Let’s start on Saturday 22nd April in the Mamhead Cup, Devon’s Division 2. With one match to play, Exmouth and Newton Abbot were joint leaders on match points, but Exmouth having scored a half point more in games. So Exmouth simply did not have to score less points against the final opponents, Teignmouth, than Newton Abbot did against Barnstaple. As Newton Abbot did win their match 3.5 – o.5, Exmouth had to beat Teignmouth by at least the same score …. or more – a big ask. But they equalled Newton Abbot’s winning margin, so winning the Mamhead Cup by half a game point.

Exmouth Teignmouth
1 O. E. Wensley 168 ½ ½ W. H. Ingham 162
2 M. Shaw 163 1 0 Rev. C. Doidge 124
3 C. J. Scott 151 1 0 N. F. Tidy 122
4 M. Belt 127 1 0 A. Webster 82
609 ½ 490

Three days later, on Tuesday 25th April, there was an away match against Exeter in the E. Devon RapidPlay League. This turned out to be not quite as close a match as the previous one, thus winning that league, and a second trophy in 4 days. (Photos below)

Exeter & Dist. League   –   RapidPlay League  Div. 1     25.04.2017.
Exeter Rd 1 Rd 2 Exmouth Rd 1 Rd 2
1 S. Pope 149 ½ ½ C. J. Scott 151 ½ ½
2 R. Whittington 136 1 1 A. Dean 141 0 0
3 R. Player 114 0 0 Dr. M. Marshall 140 1 1
4 Dr. J. Maloney 96 0 0 R. H. Jones 135 1 1
3 5

The following Saturday, Exmouth entertained Newton Abbot in the final round of the Bremridge Cup, Devon’s Division 1. There was no trophy at stake this time as Exeter had already secured overall victory by virtue of their narrow win over Exmouth earlier in the year, but nevertheless rivalry is always keen. Both teams were without 2 top players, but the six pairings looked to favour the home side.

However, at the halfway point, Exmouth went 1-0 down, and had no discernable advantage in the other 5 games, so it was backs-to-the-wall time for sure. Oliver Wensley went right down to K+P vs K but his king was in front of his pawn and the opposing king was not inclined to allow him the freedom to move aside, so game drawn. Then rather suddenly, the other four games, in spite of their closeness throughout, all went Exmouth’s way, leaving the final score 4.5 – 1.5, certainly a scoreline that belies the actual play.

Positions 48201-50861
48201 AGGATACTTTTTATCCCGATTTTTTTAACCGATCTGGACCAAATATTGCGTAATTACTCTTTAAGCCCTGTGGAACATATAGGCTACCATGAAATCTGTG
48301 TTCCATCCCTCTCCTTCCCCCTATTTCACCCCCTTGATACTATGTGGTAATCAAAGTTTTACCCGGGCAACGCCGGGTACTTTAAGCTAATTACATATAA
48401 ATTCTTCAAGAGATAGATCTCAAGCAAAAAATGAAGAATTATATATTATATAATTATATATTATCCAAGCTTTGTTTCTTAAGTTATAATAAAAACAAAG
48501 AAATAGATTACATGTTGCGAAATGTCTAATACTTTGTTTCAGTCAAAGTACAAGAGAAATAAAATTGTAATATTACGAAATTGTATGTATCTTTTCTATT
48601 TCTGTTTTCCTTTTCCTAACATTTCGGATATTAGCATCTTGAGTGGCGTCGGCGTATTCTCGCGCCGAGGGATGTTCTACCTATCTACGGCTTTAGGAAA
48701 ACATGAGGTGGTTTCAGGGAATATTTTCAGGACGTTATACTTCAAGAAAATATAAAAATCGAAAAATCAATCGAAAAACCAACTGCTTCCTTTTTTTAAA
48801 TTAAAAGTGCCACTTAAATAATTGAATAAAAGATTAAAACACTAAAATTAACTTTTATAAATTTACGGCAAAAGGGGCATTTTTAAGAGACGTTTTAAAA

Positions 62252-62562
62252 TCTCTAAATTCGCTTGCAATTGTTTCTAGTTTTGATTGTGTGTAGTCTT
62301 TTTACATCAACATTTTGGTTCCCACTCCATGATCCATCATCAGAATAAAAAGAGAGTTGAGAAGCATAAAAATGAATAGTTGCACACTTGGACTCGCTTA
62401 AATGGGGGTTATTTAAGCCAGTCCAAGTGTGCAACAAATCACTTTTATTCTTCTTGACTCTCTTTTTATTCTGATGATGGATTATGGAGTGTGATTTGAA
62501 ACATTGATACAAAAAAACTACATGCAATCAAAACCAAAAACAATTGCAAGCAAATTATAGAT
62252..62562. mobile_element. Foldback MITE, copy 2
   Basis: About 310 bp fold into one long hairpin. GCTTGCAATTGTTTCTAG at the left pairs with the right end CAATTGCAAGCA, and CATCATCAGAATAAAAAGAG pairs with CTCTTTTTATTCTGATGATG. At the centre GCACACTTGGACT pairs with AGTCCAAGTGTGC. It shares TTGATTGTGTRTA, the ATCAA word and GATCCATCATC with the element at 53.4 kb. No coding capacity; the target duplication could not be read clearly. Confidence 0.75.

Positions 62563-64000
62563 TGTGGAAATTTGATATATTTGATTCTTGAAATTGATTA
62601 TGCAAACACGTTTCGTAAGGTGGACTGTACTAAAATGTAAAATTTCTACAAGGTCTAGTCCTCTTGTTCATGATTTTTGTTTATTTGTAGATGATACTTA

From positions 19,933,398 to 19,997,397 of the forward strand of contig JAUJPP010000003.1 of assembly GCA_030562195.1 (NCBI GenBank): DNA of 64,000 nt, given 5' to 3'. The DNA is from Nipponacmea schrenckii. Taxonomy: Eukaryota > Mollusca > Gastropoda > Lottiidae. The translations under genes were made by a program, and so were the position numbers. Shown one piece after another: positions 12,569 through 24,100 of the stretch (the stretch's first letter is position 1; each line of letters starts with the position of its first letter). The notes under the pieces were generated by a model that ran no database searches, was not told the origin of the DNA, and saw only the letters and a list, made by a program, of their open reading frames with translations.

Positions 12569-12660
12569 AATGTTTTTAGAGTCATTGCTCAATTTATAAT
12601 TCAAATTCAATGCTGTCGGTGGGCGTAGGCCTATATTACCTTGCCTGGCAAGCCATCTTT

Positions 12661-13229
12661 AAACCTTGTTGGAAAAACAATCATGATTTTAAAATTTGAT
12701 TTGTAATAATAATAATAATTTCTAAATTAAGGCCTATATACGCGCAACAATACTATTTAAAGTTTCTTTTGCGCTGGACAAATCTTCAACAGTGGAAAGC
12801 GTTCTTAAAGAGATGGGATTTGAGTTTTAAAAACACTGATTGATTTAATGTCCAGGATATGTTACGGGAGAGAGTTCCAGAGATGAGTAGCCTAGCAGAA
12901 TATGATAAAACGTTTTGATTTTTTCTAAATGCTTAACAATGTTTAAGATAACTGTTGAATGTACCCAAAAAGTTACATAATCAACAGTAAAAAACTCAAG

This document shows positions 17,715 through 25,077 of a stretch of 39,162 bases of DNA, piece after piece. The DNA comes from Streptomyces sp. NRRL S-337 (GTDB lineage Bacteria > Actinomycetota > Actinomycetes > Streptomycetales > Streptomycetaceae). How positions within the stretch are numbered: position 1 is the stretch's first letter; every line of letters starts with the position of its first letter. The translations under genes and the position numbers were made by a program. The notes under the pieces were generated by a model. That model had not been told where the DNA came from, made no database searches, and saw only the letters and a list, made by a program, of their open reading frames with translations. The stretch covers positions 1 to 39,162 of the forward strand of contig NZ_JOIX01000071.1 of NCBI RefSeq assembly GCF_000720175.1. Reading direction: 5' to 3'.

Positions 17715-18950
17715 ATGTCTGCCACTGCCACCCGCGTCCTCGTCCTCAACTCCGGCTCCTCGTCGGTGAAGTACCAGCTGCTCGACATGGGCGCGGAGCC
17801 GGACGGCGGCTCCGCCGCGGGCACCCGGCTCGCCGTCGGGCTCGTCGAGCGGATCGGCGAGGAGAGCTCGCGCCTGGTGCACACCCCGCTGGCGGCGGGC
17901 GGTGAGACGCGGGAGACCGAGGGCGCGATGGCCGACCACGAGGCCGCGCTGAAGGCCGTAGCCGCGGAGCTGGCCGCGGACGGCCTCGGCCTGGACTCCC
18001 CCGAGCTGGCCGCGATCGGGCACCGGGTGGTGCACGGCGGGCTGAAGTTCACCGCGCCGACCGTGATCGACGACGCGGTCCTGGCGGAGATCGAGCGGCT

DCCA    –   Div. 1   Bremridge Cup        29.04.2017.
Exmouth grd Newton Abbot grd
1 W. Braun 195 1 0 P. Brooks 185
2 S. Martin 185 0 1 A. W. Brusey 169
3 P. D. Hampton 166 1 0 V. Ramesh 139
4 M. V. Abbott 176 1 0 A. Kinder 125
5 O. E. Wensley 168 ½ ½ C. V. Howard 143
6 C. J. Scott 152 1 0 J. E. Allen 145
1043 4½ 1½ 910

Exmouth vs Newton Abbot: A study in collective concentration.

Bd. 1: Paul Brooks vs Walter Braun.

Bds 3 & 4: Ramesh vs Hampton & Abbott vs Kinder.

Bds 5 & 6: Howard vs Wensley & Scott vs Allen.

This was closely followed by another home match on Wednesday night, against Exeter in the E. Devon League Div. 1. This time the odds seemed to favour the visitors, with Barbara Newcombe, a newcomer this season to OTB chess,  playing her first 1st team match for the Club. Her draw against the experienced Will Marjoram, in the face of a 40 point difference in their grades, seemed to inspire the others, the home side running out 3.5 – 0.5 winners.

So the situation is that, with only 3 teams involved, Exmouth have lost to Seaton but beaten Exeter, who play Seaton next week. If Exeter win that match it could be 3-way tie situation – unless complicated tie-breaks come into play. Who knows, a third trophy might come our way, but no-one here’s holding their breath on that one.

Exeter & Dist. League   –   League  Div. 1     03.05.2017
Exmouth grd Exeter grd
1 M. V. Abbott 176 1 0 Dr. T. Paulden 185
2 O. E. Wensley 168 1 0 Dr. D. Regis 169
3 Dr. M. O. Marshall 162 1 0 R. Whittington 139
4 B. Newcombe 85 ½ ½ W. Marjoram 125
591 ½ 618

Exmouth's winning RapidPlay team: Seated (l) Chris Scott & Alan Dean (capt.). Standing (l) Bob Jones & Michael Marshall.

Exeter's home team: Seated (l) Sean Pope & Reece Whittington. Standing (l) Richard Player & John Maloney.

Rd. 1 gets under way.

Exeter & Dist. League   –   RapidPlay League  Div. 1     25.04.2017.
Exeter Rd 1 Rd 2 Exmouth Rd 1 Rd 2
1 S. Pope 149 ½ ½ C. J. Scott 151 ½ ½
2 R. Whittington 136 1 1 A. Dean 141 0 0
3 R. Player 114 0 0 Dr. M. Marshall 140 1 1
4 Dr. J. Maloney 96 0 0 R. H. Jones 135 1 1
3 5